“for its adherents, jujitsu is superior to all hard techniques because of a familiar philosophical inversion—the greatest hardness can only be achieved through its opposite. ‘the word ‘flexible’ never means weakness but something more akin to adaptability and open-mindedness. gentleness always overcomes strength.’ rather than an expectation of ever-increasing levels of energy to overcome a given situation, jujitsu requires a willingness to redirect energy and therefore to invent a response that suits the form of the attack.” – david kohn
23/07/2012 § 1 Comment
photography: will pryce
architecture: david kohn skyroom – rooftop pavilion (2010)
jujitsu urbanism might describe a 21st-century approach to contending with the potential energy of the contemporary city. rather than meeting problems of migration, densification, contraction, transportation and poverty with the kinetic energy of wrecking balls, piling, formwork and heavy lifting, an art of gentle energy redeployment could be adopted. the strength of the jujitsu analogy lies precisely in its violent origins. too often in urban debates, any notion of subtlety, flexibility or adaptability of technique is perceived as being ultimately weak—confirmation of the victorians’ greatness in contrast with our relative lack of backbone and, ultimately, an acquiescence to the inevitable decline of cities. jujitsu urbanism, on the other hand, having been informed by centuries of samurai warriors, is battle-proven to defeat head-on onslaughts.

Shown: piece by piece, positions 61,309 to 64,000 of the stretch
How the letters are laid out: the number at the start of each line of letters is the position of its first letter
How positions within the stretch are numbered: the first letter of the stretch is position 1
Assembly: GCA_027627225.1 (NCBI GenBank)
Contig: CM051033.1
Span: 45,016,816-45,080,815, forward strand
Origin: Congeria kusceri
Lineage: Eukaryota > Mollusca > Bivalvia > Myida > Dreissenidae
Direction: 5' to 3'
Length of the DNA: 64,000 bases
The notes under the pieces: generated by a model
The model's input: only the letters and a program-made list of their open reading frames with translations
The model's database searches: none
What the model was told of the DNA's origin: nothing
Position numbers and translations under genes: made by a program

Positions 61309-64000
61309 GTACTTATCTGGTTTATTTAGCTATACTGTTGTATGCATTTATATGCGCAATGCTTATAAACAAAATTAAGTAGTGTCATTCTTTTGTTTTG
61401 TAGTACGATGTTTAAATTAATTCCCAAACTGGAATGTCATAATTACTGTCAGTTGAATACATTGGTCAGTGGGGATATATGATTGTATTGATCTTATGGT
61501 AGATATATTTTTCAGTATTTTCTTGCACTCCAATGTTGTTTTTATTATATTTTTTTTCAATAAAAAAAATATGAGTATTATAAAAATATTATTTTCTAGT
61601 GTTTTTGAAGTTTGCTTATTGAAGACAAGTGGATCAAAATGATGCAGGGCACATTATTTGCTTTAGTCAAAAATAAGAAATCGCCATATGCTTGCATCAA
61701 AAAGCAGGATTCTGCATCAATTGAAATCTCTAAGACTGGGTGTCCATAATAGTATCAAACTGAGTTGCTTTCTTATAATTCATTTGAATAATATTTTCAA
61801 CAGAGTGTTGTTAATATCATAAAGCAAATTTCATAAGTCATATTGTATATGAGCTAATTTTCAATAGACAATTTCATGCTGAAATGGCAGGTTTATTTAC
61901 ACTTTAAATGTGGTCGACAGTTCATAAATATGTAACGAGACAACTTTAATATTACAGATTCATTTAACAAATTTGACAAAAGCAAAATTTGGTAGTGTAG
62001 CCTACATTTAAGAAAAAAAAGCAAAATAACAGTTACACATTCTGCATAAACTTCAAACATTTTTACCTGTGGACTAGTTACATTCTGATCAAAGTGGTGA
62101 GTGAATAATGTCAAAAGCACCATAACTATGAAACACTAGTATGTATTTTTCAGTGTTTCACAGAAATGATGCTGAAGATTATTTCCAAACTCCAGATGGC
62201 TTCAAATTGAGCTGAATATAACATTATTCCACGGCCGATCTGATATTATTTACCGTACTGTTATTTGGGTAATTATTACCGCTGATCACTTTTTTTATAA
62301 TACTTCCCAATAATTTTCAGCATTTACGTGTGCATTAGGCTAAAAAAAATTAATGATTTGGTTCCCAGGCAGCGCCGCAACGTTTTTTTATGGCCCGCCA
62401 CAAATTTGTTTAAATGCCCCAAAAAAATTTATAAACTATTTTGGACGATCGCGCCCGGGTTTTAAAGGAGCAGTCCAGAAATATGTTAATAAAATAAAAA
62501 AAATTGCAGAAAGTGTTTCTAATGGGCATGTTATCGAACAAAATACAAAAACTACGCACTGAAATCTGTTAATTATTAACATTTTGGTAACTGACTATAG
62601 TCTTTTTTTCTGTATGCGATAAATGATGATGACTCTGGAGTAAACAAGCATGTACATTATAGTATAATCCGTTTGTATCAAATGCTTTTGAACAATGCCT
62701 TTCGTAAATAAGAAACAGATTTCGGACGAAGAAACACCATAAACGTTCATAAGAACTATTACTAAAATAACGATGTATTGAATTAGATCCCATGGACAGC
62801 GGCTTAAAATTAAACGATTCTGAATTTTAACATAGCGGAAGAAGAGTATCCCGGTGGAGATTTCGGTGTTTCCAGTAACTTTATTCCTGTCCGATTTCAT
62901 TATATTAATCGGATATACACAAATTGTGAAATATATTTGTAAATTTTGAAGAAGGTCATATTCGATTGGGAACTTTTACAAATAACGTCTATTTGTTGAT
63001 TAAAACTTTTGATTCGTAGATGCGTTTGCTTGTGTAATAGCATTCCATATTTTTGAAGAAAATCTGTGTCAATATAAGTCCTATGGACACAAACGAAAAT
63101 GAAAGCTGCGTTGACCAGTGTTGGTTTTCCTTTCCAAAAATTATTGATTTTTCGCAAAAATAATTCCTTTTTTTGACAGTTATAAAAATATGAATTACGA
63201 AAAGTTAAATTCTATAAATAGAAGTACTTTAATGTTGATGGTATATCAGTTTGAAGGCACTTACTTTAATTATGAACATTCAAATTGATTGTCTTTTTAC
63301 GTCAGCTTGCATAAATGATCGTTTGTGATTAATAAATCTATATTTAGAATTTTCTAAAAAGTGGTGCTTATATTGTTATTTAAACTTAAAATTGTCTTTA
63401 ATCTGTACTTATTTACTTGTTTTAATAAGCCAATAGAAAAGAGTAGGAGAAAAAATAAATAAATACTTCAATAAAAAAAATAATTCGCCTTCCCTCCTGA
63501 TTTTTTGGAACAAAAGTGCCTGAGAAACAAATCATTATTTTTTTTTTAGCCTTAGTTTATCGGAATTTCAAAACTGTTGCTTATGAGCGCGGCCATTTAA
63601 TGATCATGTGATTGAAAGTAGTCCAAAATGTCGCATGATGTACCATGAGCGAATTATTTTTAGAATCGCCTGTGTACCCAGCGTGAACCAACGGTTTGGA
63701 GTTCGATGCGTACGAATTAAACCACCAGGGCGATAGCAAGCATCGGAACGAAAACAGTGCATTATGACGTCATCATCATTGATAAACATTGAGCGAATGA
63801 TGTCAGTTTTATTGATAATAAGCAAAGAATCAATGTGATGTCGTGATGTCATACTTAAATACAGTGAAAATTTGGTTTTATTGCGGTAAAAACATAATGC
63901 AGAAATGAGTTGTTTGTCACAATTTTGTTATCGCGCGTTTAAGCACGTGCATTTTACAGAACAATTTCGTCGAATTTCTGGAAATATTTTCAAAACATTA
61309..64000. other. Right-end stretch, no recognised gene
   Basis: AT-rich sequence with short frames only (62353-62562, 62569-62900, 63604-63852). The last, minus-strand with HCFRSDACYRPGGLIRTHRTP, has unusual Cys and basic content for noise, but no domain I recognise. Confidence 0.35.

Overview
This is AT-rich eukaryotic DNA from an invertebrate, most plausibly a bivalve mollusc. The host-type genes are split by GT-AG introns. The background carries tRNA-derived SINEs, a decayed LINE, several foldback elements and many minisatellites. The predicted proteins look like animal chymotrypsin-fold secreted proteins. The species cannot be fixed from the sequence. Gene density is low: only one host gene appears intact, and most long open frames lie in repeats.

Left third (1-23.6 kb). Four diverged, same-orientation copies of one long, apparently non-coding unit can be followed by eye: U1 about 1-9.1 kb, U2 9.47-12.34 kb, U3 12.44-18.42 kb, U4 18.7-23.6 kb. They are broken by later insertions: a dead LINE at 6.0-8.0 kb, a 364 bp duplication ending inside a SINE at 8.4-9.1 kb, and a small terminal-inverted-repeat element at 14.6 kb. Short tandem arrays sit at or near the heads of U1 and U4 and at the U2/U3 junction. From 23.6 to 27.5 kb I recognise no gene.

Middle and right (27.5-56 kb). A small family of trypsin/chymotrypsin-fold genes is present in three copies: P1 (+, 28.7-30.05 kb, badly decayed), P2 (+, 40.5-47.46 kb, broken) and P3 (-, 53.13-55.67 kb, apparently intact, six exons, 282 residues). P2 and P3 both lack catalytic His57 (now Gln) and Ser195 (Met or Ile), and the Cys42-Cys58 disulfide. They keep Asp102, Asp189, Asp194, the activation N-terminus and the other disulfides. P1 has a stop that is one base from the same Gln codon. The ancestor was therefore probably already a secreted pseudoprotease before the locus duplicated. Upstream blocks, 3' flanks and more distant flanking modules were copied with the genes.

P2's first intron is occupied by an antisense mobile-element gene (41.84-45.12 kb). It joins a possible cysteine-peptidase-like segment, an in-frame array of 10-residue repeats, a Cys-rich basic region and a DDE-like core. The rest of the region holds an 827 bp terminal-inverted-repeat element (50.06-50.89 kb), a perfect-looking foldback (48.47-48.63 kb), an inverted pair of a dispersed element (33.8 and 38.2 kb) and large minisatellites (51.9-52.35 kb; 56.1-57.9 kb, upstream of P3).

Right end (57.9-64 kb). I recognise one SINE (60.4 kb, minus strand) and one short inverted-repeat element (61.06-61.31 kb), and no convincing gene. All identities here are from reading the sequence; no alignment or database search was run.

a young hare
[title + text] today’s title and text comes from the quadern’s post of david kohn’s article jujitsu urbanism.
[images] today’s photographs by will pryce come from david kohn’s website.
[more flexibility] for previous mentions of flexible design on ayh, check out this post on tezuka architects kindergarten/park.